Did you know that adobo isn’t actually a dish, but a method of cooking? The word tapa isn’t just your favorite breakfast beef either, but is actually the technique of curing any meat.
The diverse world of Filipino cuisine comes with a myriad of Filipino cooking terms – some hailing from Spain and others from different provinces around the country.
Whether you’re a beginning home cook or just want to brush up on the wonderful world of Filipino cuisine, here’s a handy guide to a few popular Pinoy cooking terms you need to know!
Love anything gisa? Well, hindi ka nag-gigisa!
Ginisa comes from the root word gisa, which means to stir-fry or sauté. To sauté means to quickly fry vegetables or meat in oil or fat in a pan over high heat.
In Filipino cuisine, almost all dishes start off with some gisa action, using the dynamic duo of bawang (garlic) and sibuyas (onion), with the addition of chopped kamatis (tomato) to make up the holy trinity of Pinoy cooking. It’s simple in technique, but powerful in flavor, making it a solid, reliable foundation of many Pinoy favorites. Pretty much anything can be gisa-fied.
Popular dishes include ginisang sayote, ginisang repolyo (cabbage), ginisang ampalaya (bittergourd) with egg, ginisang patola, ginisang gulay (vegetables), ginisang sitaw (string beans), ginisang kangkong, and many more!
Gata is the Filipino word for coconut milk – so creamy and sweet that you gata love it! Anything ginataan means it is “cooked, stewed, or simmered” in coconut milk.
Gata has become a staple ingredient in many Pinoy dishes, typically used in savory meat and vegetable fare, as well as in sweet treats. Bicolano cuisine is most known for championing the locally-sourced milk in popular dishes such as Bicol express, laing, pinangat, and kinunot.
We gata long list of ginataang favorites – for the sweet options, there’s ginataang bilo-bilo (sticky rice balls), ginataang halo-halo, and ginataang mais (corn). For the savory dishes, ginataang favorites include ginaatang isda (fish), manok (chicken), langka (jackfruit), puso ng saging (banana heart), kalabasa with sitaw, and the famous gising-gising, a spicy coconut stew made with sili (chili) and chopped winged beans.
Contrary to popular belief, adobo isn’t a dish, but rather “a process of cooking,” according to resident “Adobo Queen” and cookbook author Nancy Reyes-Lumen.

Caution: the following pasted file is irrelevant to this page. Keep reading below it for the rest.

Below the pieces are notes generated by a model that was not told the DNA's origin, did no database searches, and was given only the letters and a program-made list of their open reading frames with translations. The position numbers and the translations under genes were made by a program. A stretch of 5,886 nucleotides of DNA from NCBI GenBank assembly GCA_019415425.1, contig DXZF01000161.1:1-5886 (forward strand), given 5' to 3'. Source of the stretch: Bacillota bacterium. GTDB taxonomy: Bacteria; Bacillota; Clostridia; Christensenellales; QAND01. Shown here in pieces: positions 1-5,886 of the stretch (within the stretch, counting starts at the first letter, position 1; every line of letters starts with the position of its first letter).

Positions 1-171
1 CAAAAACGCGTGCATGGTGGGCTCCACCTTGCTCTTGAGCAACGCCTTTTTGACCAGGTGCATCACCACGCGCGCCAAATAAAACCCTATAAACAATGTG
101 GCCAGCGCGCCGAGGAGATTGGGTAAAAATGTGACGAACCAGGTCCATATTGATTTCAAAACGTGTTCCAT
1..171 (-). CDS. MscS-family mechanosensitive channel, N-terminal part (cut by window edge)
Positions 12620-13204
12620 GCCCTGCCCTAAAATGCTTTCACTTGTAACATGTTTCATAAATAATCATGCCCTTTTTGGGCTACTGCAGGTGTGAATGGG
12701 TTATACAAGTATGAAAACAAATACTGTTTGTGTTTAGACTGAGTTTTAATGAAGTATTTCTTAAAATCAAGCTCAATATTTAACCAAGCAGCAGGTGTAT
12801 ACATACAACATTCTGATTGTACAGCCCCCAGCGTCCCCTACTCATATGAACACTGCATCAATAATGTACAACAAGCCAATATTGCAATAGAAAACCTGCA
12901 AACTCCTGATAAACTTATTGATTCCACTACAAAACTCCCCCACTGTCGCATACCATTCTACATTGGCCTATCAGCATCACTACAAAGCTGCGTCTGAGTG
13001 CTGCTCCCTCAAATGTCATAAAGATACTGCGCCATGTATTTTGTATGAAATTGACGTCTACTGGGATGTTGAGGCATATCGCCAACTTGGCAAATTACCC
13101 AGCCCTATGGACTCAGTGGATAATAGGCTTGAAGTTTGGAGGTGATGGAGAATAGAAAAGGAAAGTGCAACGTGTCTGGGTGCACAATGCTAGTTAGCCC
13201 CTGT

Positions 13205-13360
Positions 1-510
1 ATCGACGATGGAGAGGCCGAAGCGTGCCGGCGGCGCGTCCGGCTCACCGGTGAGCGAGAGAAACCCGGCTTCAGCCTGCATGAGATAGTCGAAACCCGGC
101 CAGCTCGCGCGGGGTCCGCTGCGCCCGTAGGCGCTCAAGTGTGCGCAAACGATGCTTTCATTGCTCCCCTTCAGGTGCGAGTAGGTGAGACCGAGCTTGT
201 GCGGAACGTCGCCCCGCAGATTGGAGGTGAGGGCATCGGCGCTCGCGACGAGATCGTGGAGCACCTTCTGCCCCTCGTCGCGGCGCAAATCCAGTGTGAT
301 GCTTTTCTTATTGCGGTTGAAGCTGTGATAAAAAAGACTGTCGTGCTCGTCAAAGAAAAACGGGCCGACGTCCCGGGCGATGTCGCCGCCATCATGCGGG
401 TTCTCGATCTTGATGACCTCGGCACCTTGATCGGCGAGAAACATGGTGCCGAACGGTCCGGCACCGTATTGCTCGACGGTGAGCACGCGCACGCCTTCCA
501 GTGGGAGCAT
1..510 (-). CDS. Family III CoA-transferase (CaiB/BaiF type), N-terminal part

The dish depends on the kinds of sour agents you find in your area, which is why adobo is made in different ways almost anywhere you go around the country. Traditionally, adobo means to cook vegetables or meat in white vinegar, soy sauce, garlic, and peppercorns.
This is why adobo isn’t limited to just chicken or pork. Some other adobong favorites include adobong kangkong, adobong sitaw, adobong pusit (squid), adobong mushrooms, and even fish or shrimp. Some regions also like to include gata in their adobo meat dishes – you gata try it!
What did the fish say when it was under the sun? “I’m daing!“
Tito jokes aside, daing does mean exactly that – to be dried under the sun. Daing usually refers to fish that have been “sun-baked” after being split open, gutted, and salted for preservation. Some fish are also deboned before drying.
What you get afterwards is crispy, salty fried fish that you’ll be daing to have with vinegar, garlic rice, egg, and kamatis for breakfast!
Familiar daing favorites include daing na bangus (milkfish), galunggong, pusit, and other fishy friends.
If something is old and buro-ed, then that means it’s been fermented and pickled to your liking. Buro is the term for anything that’s been salted and sealed for a minimum amount of days. The most popular type of buro is Pampanga’s famous burong hipon dish, which consists of cooked rice, raw shrimp, and seasonings, fermented in salt until salty and tangy. Burong isda (fish) is also a well-loved Filipino dish.